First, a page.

I have worked at Thomson Reuters for 26 years. I joined the Black Employee Network because it is a way to participate in efforts to embrace the inclusion and advancement of Black employees. It also allowed me to gain exposure and partner with decision-makers on how we can attract, retain, and develop Black talent at Thomson Reuters. 

Nigel smiling while posing for a photo in a black suit.

It can be challenging for many young employees starting their careers and trying to find their way. Joining the Black Employee Network also allows me to give back to these employees by serving as a mentor to provide guidance and share my experience as a Black employee who navigated my way to get to where I am today. 

Being a member of the Black Employee Network helps me increase my visibility and the representation of Black employees at Thomson Reuters. It also gives me the opportunity to promote an inclusive culture of diversity. As a member of the Black Employee Network, I get to be a part of a community of individuals who share a common bond and are dedicated to supporting and empowering each other as Black professionals. It provides a platform for me to stand on for advocacy and advancement for Black employees.” 

Brian, Marketing Development Representative, Ann Arbor  

“Black History is American history. Black History Month means we focus more on the strides African Americans have made throughout history, how far we’ve come, and how far we still have to go. I like to spend time uplifting Black voices, celebrating those who paved the way for us, spotlighting Black-owned businesses, and reading about how our culture has evolved.

Brian smiling posing for a photo in a blue t-shirt

I joined the Black Employee Network because I wanted to be a part of change at Thomson Reuters. I chose to accept the co-lead nomination for our Black Employee Network business resource group in Ann Arbor to continue advancing our collective efforts in putting our faces in higher places.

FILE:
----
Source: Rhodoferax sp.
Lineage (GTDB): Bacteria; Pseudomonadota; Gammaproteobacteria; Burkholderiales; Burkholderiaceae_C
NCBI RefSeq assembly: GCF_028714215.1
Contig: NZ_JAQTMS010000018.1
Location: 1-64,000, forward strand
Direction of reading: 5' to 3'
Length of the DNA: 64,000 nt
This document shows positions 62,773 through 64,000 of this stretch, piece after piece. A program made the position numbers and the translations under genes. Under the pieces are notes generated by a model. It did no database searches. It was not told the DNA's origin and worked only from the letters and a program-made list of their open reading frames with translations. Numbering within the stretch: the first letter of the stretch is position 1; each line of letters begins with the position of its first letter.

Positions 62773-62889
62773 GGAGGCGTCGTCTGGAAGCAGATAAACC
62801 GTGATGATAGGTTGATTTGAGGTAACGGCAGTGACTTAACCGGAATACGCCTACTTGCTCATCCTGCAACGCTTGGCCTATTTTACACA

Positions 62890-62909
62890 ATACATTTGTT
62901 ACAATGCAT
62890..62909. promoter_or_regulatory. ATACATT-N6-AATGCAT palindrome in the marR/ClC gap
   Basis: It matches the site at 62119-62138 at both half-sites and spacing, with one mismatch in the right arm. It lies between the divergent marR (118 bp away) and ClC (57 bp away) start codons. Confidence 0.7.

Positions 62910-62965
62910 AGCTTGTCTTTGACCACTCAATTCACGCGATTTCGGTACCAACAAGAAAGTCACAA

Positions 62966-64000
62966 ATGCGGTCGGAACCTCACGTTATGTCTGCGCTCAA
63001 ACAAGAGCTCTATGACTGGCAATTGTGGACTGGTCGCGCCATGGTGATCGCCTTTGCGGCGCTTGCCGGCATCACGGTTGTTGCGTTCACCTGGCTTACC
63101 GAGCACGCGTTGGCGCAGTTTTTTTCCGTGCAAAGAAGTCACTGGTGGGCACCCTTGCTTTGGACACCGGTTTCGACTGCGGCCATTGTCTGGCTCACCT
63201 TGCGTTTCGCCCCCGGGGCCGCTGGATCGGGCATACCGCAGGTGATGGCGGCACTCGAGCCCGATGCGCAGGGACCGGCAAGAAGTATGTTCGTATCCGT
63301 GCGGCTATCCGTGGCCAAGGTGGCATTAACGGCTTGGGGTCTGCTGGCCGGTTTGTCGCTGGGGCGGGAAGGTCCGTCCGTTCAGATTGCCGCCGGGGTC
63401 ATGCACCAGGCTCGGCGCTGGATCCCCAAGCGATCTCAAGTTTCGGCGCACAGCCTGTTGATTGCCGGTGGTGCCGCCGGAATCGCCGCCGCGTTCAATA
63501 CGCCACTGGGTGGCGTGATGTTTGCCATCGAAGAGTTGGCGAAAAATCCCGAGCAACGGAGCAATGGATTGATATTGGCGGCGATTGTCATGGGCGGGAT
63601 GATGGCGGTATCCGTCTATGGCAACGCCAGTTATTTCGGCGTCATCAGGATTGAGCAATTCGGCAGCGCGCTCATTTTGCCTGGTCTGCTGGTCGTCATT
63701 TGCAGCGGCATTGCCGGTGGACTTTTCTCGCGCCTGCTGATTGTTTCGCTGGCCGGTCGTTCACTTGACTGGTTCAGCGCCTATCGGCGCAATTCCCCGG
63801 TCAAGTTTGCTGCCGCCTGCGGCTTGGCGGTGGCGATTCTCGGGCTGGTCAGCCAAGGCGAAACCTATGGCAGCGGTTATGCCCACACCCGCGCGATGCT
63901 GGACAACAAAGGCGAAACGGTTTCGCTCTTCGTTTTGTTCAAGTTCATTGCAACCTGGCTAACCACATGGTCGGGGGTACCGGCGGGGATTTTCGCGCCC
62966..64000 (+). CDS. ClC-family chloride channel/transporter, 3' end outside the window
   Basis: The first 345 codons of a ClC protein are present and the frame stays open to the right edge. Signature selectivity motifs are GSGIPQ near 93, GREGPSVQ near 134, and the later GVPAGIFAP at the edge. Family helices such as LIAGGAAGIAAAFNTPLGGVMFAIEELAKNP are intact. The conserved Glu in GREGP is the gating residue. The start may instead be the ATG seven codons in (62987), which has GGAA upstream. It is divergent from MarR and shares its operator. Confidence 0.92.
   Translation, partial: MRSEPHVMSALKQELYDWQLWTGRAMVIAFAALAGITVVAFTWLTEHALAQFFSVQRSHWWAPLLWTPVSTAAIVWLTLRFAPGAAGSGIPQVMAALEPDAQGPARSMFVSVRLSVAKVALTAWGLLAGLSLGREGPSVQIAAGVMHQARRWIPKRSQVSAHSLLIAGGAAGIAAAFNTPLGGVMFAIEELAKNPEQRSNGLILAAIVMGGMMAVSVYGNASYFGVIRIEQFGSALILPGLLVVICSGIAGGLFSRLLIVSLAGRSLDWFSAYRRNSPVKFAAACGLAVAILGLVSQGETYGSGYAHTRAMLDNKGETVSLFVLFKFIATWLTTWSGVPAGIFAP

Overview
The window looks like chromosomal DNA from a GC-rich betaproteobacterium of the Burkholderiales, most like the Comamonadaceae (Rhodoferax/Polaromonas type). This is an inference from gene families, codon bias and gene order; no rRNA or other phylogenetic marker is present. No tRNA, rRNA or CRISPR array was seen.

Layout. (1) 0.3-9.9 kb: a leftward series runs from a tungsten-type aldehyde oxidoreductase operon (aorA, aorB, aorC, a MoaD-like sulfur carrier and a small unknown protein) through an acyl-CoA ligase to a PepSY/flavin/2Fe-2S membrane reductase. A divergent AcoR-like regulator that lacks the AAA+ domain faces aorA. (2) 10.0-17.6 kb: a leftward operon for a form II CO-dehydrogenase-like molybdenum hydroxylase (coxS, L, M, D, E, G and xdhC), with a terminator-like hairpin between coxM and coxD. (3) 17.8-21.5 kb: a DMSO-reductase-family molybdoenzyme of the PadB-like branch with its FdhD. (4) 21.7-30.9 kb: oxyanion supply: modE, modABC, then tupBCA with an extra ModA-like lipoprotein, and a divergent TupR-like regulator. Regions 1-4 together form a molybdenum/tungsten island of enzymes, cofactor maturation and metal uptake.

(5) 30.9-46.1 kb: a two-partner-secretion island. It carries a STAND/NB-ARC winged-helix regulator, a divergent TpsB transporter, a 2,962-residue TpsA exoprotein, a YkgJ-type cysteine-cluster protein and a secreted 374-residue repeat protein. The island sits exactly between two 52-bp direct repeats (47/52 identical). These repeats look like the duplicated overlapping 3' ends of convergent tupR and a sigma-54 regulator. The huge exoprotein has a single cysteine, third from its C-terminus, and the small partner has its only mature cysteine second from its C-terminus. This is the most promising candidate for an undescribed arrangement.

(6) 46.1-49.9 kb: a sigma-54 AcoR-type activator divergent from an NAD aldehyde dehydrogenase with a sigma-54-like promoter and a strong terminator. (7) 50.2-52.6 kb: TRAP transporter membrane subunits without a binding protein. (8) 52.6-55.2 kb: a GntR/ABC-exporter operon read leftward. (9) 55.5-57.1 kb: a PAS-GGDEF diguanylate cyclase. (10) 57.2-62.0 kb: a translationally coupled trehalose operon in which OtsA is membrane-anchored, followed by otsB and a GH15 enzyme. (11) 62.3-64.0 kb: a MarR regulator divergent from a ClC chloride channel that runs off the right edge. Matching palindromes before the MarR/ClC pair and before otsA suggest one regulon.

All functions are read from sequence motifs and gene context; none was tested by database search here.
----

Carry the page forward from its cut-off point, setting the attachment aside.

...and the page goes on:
Being a member of the Black Employee Network means so much to me. It allows me to embrace who I am. It allows me to connect with colleagues who I may otherwise never encounter. It’s also provided me the opportunity to connect and partner with so many genuine people from different business units and segments. Thanks to Thomson Reuters for having this business resource group, which enables us to feel seen and heard.”

Lora, Senior Legal Editor, Securities Litigation, Washington, DC

“Black History Month represents pride and resilience to me. I am proud of my ancestors’ accomplishments in the face of unimaginable indignity, along with the enormous sacrifices my parents and grandparents made so that I could not only survive but thrive in America. I am grateful for the opportunity to pass their strength and resilience on to my children.

Lora smiling posing for a photo in a pink shirt

I’ve been working at Thomson Reuters for over three years as Senior Legal Editor where I’m responsible for drafting all the Private Securities Litigation resources. At the beginning of the pandemic, I joined the Black Employee Network as a way to interact with teammates while we all worked remotely. I wanted to connect with teammates who have similar life experiences to discuss the common issues we have encountered.

I am now the co-chair of the Black Employee Network – Virtual and Washington, DC chapters for 2023-24. I am excited about the chance to help introduce programs that I hope will have a meaningful impact for our members in creating a positive work experience and a healthy work-life balance.”